Don’t all practitioners work on surrendering the ego? Is that not a big part of ngöndro? Why else do we prostrate? Does the lama bear any responsibility for a misunderstanding of mogu? Where else are practitioners to gain a better understanding than from their teacher? Can we expect victims of trauma who are unfamiliar with Tibetan Buddhist culture and customs to be able to navigate the labyrinth of a sexual predator in a position of spiritual authority? I know how I feel towards my teacher. That deep connection, even in the presence of clear understanding, is ripe for exploitation. All the more so with a fragile and vulnerable student. And we all become quite vulnerable at times during the process if we are doing the work and digging deeply enough to really transform, none more than victims of trauma. I saw this vividly all week. 

 

In a general sense, I suspect tantric practice does not translate well into modern, Western culture. 

 

I don’t imagine it was your intent, but your post gave me a sense of victim-blaming. Perhaps it is simply my projection. 

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22 minutes ago, steve said:

Some rhetorical questions came up for me when reading this. To add context, I just returned from a week long retreat where most of us opened ourselves in such a way that brought up powerful emotional energy, so your words really touch a nerve.

 

Don’t all practitioners work on surrendering the ego? Is that not a big part of ngöndro? Why else do we prostrate? Does the lama bear any responsibility for a misunderstanding of mogu? Where else are practitioners to gain a better understanding than from their teacher? Can we expect victims of trauma who are unfamiliar with Tibetan Buddhist culture and customs to be able to navigate the labyrinth of a sexual predator in a position of spiritual authority? I know how I feel towards my teacher. That deep connection, even in the presence of clear understanding, is ripe for exploitation. All the more so with a fragile and vulnerable student. And we all become quite vulnerable at times during the process if we are doing the work and digging deeply enough to really transform, none more than victims of trauma. I saw this vividly all week.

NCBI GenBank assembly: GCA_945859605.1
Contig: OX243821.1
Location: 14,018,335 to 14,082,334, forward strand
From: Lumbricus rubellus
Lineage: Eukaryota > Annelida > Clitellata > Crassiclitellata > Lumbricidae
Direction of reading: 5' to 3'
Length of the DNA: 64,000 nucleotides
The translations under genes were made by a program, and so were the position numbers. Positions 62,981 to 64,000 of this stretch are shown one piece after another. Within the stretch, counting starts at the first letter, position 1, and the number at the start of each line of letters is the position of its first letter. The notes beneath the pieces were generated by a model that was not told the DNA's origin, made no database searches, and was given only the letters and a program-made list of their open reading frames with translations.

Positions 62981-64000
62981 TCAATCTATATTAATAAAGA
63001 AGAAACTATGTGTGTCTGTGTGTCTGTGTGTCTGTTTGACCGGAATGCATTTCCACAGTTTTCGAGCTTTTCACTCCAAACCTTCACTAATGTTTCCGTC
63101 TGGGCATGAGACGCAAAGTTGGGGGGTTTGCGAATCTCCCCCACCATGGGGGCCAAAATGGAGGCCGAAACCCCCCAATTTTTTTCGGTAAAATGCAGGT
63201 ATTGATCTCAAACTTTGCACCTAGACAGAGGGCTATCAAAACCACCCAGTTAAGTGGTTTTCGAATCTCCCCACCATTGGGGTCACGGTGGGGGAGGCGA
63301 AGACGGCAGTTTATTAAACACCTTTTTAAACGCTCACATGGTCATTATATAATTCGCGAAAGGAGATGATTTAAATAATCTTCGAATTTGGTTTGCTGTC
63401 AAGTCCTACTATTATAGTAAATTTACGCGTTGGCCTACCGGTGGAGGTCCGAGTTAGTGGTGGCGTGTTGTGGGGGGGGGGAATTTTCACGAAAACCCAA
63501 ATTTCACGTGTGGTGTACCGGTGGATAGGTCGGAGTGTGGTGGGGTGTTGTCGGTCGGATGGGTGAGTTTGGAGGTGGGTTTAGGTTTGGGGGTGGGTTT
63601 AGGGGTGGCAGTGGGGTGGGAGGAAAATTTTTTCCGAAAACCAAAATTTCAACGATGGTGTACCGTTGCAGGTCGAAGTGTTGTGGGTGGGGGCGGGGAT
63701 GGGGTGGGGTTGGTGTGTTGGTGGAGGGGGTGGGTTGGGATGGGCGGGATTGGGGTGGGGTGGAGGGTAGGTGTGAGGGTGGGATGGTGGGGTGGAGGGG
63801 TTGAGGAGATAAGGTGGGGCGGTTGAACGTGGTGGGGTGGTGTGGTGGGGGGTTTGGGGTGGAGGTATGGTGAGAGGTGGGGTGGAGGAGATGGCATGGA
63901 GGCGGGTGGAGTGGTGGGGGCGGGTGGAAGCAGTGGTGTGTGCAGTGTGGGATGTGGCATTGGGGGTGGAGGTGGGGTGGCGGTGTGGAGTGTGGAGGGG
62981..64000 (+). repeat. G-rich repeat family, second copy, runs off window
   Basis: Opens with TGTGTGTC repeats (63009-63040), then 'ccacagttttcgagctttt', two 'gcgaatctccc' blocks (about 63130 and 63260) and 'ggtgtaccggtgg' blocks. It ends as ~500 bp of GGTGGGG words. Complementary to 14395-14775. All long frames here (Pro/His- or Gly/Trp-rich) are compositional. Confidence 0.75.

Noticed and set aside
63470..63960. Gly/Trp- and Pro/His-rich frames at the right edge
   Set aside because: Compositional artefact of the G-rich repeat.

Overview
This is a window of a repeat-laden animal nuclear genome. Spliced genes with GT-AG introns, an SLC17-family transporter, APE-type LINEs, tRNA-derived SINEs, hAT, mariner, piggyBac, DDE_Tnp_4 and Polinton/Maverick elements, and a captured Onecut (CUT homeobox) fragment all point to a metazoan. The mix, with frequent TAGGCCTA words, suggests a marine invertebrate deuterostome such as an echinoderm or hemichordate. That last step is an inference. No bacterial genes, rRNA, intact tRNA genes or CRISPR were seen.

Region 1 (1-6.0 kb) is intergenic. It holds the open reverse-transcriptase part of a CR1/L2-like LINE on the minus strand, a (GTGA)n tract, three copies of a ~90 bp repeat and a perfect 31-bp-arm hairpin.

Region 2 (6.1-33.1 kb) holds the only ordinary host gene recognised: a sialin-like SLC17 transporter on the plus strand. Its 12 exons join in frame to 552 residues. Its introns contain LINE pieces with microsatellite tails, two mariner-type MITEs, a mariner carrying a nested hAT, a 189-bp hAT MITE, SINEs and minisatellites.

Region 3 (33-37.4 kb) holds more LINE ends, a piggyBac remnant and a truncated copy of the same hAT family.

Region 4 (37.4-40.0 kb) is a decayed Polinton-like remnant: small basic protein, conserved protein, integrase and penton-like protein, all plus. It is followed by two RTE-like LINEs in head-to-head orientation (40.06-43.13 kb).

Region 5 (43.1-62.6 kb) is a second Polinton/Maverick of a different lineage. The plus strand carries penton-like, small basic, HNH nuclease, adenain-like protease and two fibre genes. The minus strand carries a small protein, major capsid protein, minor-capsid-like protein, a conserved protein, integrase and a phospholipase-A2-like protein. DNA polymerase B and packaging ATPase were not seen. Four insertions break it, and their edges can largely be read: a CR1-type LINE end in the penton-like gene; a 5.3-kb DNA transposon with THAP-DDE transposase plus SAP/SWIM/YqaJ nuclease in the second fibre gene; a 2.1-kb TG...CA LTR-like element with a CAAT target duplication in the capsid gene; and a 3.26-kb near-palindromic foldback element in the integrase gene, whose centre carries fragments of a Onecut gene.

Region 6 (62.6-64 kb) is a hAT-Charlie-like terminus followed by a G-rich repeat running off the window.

In a general sense, I suspect tantric practice does not translate well into modern, Western culture. 

 

I don’t imagine it was your intent, but your post gave me a sense of victim-blaming. Perhaps it is simply my projection. 

 

Yes, I apologise if I appeared to be victim shaming.  That was not my intent.  I think it is primarily the fault of the teacher if people are led into the kind of abuse that Sogyal Rinpoche (and many others) seemed to indulge in.  It's quite clear in the dharma that in the event of a lama asking the pupil to perform any harmful or non-dharmic activity that they should politely refuse giving their reasons - also that great care and scrutiny is required on behalf of the pupil in an assessment period while they decide to accept the lama as their guru.  It is the responsibility of of the lama to teach these verses in order to protect their pupils so they know already how to act.  And also to act with compassion thereafter.

 

Having said that Buddhism (and presumably Bon) is a moral path and no one can give up this position.  You can't, no matter how devoted you are, just give up your own moral responsibility.  Indeed it is a mis-service to your lama not to challenge his behaviour if it does not seem right to you.  I understand in this case many 'elder' members of the sangha turned a blind eye to what was going on - which removed the normal protections you would expect to see in this kind of community.